Angelica Music: Bushwood | Tidal Wave

Southern Florida’s Bushwood is a rising reggae group. In the wake of contemporary reggae juggernaughts like Slightly Stoopid, John Brown’s Body, and Rebelution, how do you stay afloat? The group’s first record was promising, although not exemplary. It was striving to be chill, and succeeded at times, although didn’t feel organic.

Bring on Tidal Wave, which is no sophomore slump. They hit their stride here, adding Carl Dykes on saxophone and Claudio Napoles on keys, which rounds out the band and turns them from a group going for roots into a group owning their sound.

We’ve heard of SoCal, but SoFla? It works. Laid back grooves, sometimes Sublime-like, sometimes funkier, they are good times through and through. We start off with “Let It Flow”, with a title that already sets the tone. “Envision your toes in the sand while laying in the sunshine,” singer Steve Voronkov sings, calmly over a roots groove. “Every note has its place.” Then there’s the title track. “Get up on the dance floor now.” No doubt they have a thematic focus.

Bushwood breaks their mold a bit for “Determination”, going for a more empowering and less chill out lyrical motif. “Don’t rely on anyone to get where you need to be/ You gotta sacrifice/ nothing in life is free.” Sure, the lyrics are never magic. Bushwood goes for steady hooks over spell casting.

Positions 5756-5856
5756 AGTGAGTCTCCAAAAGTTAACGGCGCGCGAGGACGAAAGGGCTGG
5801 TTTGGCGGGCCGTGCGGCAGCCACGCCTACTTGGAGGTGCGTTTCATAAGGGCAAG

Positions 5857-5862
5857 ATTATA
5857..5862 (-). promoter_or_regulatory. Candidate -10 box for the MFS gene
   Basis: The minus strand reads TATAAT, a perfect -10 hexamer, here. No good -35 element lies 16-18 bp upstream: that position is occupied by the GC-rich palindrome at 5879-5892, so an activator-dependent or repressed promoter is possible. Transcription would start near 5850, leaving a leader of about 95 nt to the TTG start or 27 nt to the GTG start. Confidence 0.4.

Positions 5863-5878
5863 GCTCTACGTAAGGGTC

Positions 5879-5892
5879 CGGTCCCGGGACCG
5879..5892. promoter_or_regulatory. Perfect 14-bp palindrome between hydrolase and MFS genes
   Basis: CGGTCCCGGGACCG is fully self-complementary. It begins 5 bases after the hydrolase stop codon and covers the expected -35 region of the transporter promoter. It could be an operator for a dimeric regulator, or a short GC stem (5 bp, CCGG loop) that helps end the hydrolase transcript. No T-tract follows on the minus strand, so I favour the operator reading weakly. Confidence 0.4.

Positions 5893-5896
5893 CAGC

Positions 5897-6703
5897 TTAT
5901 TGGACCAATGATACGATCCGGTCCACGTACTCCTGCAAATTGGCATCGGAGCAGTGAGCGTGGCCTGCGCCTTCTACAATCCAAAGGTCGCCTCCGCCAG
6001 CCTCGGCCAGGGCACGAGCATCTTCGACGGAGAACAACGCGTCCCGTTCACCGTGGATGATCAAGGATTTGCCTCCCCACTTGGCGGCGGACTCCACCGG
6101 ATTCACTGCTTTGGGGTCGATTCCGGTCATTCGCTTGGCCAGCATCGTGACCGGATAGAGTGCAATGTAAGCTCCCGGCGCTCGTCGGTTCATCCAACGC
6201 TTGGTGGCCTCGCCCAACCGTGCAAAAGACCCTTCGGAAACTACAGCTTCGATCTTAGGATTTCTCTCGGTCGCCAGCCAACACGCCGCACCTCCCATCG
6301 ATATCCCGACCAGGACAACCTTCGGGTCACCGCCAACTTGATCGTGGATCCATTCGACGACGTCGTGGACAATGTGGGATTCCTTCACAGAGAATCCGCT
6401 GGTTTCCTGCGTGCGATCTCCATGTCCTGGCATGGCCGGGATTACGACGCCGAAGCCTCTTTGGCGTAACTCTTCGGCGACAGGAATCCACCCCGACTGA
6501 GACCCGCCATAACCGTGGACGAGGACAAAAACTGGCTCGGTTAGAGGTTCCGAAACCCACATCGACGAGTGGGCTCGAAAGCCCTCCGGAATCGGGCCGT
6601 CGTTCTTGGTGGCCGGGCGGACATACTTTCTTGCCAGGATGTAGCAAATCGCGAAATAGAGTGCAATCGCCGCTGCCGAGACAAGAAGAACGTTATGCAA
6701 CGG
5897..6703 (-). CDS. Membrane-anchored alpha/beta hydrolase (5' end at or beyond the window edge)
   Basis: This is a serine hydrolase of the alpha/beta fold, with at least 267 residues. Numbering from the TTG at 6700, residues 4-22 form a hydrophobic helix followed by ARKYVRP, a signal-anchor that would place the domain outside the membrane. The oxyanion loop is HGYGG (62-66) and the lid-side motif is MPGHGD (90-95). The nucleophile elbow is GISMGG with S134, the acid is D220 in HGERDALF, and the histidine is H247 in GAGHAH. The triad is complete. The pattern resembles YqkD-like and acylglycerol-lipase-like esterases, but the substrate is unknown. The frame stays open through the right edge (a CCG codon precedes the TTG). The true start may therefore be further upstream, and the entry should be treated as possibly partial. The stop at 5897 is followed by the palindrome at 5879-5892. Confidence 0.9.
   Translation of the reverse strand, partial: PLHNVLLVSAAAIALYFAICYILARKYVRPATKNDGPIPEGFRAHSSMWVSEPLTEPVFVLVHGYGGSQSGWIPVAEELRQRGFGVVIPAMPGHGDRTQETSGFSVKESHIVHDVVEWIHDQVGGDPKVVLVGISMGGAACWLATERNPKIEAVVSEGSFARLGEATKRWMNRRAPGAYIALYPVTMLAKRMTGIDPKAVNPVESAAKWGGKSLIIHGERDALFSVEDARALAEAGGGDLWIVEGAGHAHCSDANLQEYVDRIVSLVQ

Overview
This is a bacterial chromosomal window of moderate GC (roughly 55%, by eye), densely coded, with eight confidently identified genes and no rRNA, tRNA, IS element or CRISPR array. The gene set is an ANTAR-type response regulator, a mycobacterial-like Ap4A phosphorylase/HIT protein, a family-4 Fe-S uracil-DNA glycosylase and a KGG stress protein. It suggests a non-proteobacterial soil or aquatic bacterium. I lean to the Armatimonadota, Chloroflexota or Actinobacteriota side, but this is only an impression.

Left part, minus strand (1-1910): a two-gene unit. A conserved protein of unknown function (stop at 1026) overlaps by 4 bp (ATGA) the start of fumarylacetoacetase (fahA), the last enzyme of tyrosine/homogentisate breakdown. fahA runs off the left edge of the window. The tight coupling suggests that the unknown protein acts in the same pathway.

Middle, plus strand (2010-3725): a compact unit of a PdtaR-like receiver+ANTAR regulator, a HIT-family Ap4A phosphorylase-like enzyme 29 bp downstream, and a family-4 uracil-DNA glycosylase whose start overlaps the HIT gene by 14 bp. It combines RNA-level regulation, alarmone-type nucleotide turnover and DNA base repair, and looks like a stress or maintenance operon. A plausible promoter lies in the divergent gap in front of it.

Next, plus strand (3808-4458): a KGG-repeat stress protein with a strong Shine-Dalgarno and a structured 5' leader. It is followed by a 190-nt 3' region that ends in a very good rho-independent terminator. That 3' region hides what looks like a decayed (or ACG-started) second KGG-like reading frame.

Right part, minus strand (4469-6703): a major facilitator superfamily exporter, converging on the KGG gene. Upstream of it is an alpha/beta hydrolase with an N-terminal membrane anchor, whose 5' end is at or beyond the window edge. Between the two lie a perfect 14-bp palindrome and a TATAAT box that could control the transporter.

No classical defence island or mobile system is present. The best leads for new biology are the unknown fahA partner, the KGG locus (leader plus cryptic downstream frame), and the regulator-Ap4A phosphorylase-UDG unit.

Still, on songs like “I Don’t Want My MTV”, which straight up says, “I don’t want my MTV/ It ain’t what it used to be/ yeah,” you get the sense that they have an edge to them they haven’t fully explored. The groove here is wild, though. Adding horns to the crew was a great idea. “Turn off the TV/ What happened to the music?” Bushwood isn’t the trite pop/reggae dudes you immediately expect them to be.

Tidal Wave succeeds at its task. It is summery, smooth, funky, and fun. Even at its most serious, the sextet focuses on vibe over content, which isn’t to say the lyrics are weak. They just aren’t revolutionary. No worries. We’re here to get down. We’re here to dance and feel good.

In an age where reggae seems divided between rock oriented love jams and roots-driven political commentary, Bushwood is between. You could love this band easily. Just turn it up and give in. You will not be disappointed.

Bottom line: Their second album being much better than their first- this attuned roots sextet gets you feeling good and soaking in their Florida vibe.